My company currently has a fairly large number of Option 11s and a single Option 81 and we're looking at ways that we can migrate to VoIP for internal calls. We have some issues with Nortel's product that would do this for us and we've been researching other options.
Just a couple of days ago I heard that the Mitel 3300 could connect to our Nortel PBXs with a PRI/QSIG connection and act as a gateway to the IP network. Do any of you have any experience with that configuration? Is it something we should continue to investigate?
If we ever can cost-justify the expense, we're willing to rip out the Nortel stuff and completely replace it with Cisco, Avaya, Mitel, or whoever else can sell us a solid, reliable solution at a reasonable price. However, the best solution is to leverage (ugh...I hate that term) our existing PBX infrastructure (not to mention all the phones) and simply drop in another box to act as a gateway. That sort of solution would be much easier to sell to upper management. That would also give us a nice migration path should we decide to go IP to the desktop.
So, do any of you have any experience with this sort of application? If so, any thoughts/hints/tips/word-of-warning?
John, this is definitely do-able, but with a couple caveats. First of all, if you don't already have the Q.SIG option on your Nortel, be prepared to shell out what I've been told is something in excess of $20,000 for all that you'll need on the Nortel side. That's just for 1 machine. Yes, ridiculous, I agree.
By comparison, the Q.SIG option for the Mitel is around $1000~$1500 or perhaps a bit less. I don't recall exact pricing except that it's a darn site less than the Nortel. Secondly and perhaps more important is that the Nortel implementation of Q.SIG is very basic and last time we tried it found that it only passes callerid name & number. It will not do CFA/CFB/CFNA reason codes nor will it do Msg wtg set/clear, step-back on busy or route optimization. In other words, your voice mail system will be a bit hobbled. The Mitel -will- do all these quite elegantly, but of course the machine at the other end has to be compliant and sadly the Nortel isn't. Yes, Q.SIG is a "standard" but like every standard there are discreet components of it that are subject to interpretation and Nortel apparently has found it not in their best interests to do a full Q.SIG implementation.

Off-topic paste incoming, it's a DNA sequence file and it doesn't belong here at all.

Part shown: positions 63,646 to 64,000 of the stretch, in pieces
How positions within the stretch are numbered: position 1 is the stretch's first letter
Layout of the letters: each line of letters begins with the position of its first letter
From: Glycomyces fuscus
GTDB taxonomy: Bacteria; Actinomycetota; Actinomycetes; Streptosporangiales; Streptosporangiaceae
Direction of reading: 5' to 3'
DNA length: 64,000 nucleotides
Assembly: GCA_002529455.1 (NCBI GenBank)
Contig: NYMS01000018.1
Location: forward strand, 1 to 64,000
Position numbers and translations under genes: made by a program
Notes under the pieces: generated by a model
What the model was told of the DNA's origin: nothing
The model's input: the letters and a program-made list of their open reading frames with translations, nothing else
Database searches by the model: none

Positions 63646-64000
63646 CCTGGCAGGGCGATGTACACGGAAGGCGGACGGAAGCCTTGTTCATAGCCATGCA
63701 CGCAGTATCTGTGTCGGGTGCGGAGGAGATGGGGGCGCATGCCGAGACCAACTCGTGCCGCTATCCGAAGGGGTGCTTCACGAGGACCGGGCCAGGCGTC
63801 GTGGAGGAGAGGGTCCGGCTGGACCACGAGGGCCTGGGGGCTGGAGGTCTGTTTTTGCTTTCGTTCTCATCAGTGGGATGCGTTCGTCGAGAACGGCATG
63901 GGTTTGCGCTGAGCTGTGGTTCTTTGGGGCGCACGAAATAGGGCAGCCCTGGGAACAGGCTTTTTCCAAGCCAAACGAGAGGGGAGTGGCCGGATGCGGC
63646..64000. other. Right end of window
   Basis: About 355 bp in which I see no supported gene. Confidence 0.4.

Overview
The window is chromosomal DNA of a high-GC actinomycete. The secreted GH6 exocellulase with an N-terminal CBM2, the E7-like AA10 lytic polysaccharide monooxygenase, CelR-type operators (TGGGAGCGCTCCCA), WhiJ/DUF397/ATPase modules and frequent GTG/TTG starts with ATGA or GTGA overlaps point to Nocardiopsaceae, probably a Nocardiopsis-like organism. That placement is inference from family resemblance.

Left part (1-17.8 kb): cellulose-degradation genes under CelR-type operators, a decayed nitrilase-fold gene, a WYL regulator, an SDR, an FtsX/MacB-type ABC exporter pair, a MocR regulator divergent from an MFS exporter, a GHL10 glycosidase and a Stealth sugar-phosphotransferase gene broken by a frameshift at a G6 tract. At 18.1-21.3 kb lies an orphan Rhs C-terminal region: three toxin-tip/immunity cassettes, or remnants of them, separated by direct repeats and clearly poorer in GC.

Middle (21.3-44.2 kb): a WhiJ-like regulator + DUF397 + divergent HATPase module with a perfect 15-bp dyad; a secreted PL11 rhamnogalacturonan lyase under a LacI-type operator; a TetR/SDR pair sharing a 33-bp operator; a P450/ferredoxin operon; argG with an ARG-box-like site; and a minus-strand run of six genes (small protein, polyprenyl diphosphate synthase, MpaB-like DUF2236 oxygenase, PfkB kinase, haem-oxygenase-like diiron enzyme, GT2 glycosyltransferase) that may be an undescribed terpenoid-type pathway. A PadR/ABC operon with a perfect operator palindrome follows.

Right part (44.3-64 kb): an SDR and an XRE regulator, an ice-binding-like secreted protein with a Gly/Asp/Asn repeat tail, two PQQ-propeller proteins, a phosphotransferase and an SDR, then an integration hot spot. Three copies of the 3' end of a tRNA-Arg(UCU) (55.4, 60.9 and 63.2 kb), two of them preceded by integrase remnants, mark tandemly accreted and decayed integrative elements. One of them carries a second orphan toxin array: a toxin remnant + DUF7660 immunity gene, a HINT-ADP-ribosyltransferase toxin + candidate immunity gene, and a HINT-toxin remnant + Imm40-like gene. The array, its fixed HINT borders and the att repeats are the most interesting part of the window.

But don't dispair. Keep your best phones but junk the switches. With a Mitel 3300 + their Citelink Gateway you can run Norstar and Meridian sets from the Mitel. How cool is that?
As far as a forklift upgrade is concerned, that can be really expensive, but of the three brands you listed the Mitel will be much less costly, especially when you calculate the value of being able to reuse the old Nortel sets.
Migrating to VOIP will also require some attention to ($$$) your present data network, regardless of whose VOIP system you choose. If you'd like to integrate voice and data together over one common network you'll need LAN hardware that can do VLAN tagging and support QOS (Quality Of Service) also known as 802.1p//802.1q. Many existing LANs of any age may not be capable and require replacement of Etherswitches and/or upgrades. That in itself could be an expensive piece. You can also do it with a separate network comprised of less expensive LAN hardware dedicated just for the voice side. Of course this requires duplicating a lot of your LAN infrastructure, duplicate cabling, etc.
Hope this helps. By the way, My email address above is correct, as written. If replying via email the brackets around the ip address are necessary.
Thanks for the tip! I don't know if we already have QSIG available or not. I'm on the data side of the house. I do know that we're running Succession 3.0 on most PBXs and 4.0 on a handful. Do you know if Nortel's bad QSIG implementation applies to those software releases, as well?
After doing a bit of research I found the following link:
That seems to indicate that Nortel's QSIG implementation was brought up to spec in Succession 3.0. Mitel offered to lend us two or three 3300s for testing and we will certainly take them up on their offer at some point.
In article "jneiberger@to spec in Succession 3.0. Mitel offered to lend us two or three 3300s
Says something about Mitel, doesn't it? If they're willing to loan you some equipment to try out, you can bet they have no qualms about it "measuring up" to expectations.
If you're at all familiar with national computer retailer CompUSA and happen to have one nearby, stop in and ask one of their IT folks how they like their new phone system. CompUSA put Mitel 3300s in all 230 of their stores and has then all networked together.
Are you referring to the implementation on Succession 3.0/4.0 or prior software releases? Supposedly, the more recent implementations are more complete. It also appears that QSIG comes standard beginning with Succession 3.0. Is that not the case?